Deriving moment of Inertia


by kuahji
Tags: deriving, inertia, moment
kuahji
kuahji is offline
#1
Nov12-09, 05:39 PM
P: 394
I'm attempting to derive the moment of inertia for a cylindrical object.

I know that I=[tex]\int r^2 dm[/tex]

which equals =[tex]\int r^2 p dV[/tex]

My question begins here, the derivations I seen pull p out of the integral, which makes sense to do, because in this case it's a constant. p=M/([tex]\pi[/tex]r^2L). So if I don't pull p out before integrating I get I=Mr^2, if I do pull it out, I get I=M/2r^2. I know the answer should be I=M/2r^2 because I have a solid cylindrical object. So why am I getting a different result when I leave p in, & a different result when I pull p out or am I just making a silly math error?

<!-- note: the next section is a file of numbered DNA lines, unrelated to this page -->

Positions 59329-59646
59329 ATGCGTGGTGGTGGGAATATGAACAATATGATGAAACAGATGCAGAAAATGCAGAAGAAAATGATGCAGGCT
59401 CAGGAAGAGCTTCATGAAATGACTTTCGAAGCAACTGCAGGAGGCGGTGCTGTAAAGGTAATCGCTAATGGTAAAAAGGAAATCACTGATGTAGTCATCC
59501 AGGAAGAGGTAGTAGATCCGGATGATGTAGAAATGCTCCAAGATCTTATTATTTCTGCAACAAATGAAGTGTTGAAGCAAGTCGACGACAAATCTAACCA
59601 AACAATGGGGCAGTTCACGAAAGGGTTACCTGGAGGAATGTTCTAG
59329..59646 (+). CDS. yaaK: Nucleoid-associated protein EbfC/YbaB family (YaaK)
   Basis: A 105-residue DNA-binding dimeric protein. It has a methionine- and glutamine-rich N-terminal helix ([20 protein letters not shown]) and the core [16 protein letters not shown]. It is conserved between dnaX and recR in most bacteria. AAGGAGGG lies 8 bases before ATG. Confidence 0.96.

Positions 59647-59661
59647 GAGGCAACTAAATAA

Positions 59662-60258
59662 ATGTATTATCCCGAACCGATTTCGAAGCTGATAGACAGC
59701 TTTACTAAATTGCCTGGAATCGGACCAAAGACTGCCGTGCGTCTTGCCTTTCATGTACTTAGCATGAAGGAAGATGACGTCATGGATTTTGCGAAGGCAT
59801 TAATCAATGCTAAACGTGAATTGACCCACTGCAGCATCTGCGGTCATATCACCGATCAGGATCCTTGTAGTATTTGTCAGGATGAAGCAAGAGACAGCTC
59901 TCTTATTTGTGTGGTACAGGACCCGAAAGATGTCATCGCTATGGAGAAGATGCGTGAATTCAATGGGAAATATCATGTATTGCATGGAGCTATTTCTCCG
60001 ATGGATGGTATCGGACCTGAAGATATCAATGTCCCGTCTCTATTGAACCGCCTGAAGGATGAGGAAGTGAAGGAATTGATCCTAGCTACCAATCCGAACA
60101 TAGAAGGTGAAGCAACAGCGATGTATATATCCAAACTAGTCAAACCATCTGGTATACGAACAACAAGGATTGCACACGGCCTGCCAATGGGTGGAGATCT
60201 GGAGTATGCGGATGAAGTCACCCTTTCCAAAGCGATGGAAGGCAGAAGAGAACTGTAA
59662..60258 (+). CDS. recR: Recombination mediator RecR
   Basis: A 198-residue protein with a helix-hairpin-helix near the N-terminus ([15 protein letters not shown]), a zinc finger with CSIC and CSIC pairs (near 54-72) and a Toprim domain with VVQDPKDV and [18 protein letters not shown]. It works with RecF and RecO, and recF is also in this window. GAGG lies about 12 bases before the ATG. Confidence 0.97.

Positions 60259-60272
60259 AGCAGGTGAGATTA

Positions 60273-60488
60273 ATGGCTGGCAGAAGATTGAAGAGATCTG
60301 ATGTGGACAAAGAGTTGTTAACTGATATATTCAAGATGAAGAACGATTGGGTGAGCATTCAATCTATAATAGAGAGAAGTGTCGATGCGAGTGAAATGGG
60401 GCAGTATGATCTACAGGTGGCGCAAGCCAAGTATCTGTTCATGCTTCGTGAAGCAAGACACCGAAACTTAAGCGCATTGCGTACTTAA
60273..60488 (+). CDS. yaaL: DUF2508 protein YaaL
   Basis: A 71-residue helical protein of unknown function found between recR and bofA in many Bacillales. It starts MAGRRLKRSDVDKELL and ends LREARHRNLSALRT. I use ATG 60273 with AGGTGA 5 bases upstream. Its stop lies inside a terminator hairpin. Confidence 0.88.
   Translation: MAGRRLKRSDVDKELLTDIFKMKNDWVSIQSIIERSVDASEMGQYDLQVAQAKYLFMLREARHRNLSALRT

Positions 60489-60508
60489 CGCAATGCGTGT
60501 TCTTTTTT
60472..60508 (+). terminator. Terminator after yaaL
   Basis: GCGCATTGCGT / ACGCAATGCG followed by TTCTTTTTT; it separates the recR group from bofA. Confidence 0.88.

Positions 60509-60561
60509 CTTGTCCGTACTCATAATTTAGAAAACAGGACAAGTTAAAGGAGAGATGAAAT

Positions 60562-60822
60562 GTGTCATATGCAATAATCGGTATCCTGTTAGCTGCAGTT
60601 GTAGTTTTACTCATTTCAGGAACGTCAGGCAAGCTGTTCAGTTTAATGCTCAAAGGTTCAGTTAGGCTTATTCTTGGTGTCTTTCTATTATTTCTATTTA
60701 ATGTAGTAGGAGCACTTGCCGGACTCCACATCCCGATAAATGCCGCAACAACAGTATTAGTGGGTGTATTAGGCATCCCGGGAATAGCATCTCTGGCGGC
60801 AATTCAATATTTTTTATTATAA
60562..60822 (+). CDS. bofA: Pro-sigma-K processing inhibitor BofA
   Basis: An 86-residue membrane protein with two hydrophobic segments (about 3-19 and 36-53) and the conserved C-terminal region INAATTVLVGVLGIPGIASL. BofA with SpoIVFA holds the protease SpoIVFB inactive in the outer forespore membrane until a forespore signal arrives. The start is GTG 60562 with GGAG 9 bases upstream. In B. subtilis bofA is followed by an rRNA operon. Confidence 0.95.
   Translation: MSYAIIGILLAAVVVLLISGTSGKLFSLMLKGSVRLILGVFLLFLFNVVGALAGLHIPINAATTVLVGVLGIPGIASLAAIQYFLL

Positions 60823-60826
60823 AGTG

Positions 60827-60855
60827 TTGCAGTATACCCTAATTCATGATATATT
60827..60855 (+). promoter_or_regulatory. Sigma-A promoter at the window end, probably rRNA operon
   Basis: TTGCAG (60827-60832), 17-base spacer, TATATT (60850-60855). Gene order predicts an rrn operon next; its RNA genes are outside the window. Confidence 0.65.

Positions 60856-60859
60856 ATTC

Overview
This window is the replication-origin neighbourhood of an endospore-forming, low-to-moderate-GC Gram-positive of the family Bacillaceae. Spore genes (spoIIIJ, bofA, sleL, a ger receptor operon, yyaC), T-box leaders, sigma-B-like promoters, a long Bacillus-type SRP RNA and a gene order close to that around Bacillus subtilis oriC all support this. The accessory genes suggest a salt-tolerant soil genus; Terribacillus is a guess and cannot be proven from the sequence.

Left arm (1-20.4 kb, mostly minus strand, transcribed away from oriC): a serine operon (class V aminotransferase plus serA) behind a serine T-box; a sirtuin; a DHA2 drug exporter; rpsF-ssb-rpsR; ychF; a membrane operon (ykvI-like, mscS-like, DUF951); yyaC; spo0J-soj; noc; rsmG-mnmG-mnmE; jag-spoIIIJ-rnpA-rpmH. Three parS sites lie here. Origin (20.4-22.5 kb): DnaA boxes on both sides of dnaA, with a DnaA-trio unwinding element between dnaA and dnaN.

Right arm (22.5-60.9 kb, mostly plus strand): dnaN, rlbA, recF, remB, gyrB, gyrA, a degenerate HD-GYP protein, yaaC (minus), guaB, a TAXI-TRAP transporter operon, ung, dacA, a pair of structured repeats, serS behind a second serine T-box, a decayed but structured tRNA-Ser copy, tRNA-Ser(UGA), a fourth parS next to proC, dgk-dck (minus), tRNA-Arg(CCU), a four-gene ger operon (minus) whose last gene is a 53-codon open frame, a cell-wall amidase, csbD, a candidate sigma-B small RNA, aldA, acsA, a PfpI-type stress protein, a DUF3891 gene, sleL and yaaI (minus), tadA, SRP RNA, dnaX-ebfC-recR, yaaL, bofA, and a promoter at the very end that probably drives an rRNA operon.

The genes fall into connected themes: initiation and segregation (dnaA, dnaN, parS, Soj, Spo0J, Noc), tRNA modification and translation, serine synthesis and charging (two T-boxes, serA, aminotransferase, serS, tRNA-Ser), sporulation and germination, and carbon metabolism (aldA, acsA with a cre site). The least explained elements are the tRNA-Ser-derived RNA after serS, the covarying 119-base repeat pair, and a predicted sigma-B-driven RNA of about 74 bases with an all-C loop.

Below is my work when I leave p inside the integral

I=[tex]\int r^2*p*(2\pi*r)dr[/tex]
=2M[tex]\int r dr[/tex] (replacing p with M/([tex]\pi[/tex]r^2L) before integrating)
=Mr^2
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ApexOfDE
ApexOfDE is offline
#2
Nov12-09, 07:33 PM
ApexOfDE's Avatar
P: 122
I believe that density is constant for each material.

p/s: you replace m = DV, then you replace D = M/V... I dont get it :(
kuahji
kuahji is offline
#3
Nov12-09, 07:50 PM
P: 394
I replaced dm with pdV & then p with M/V.


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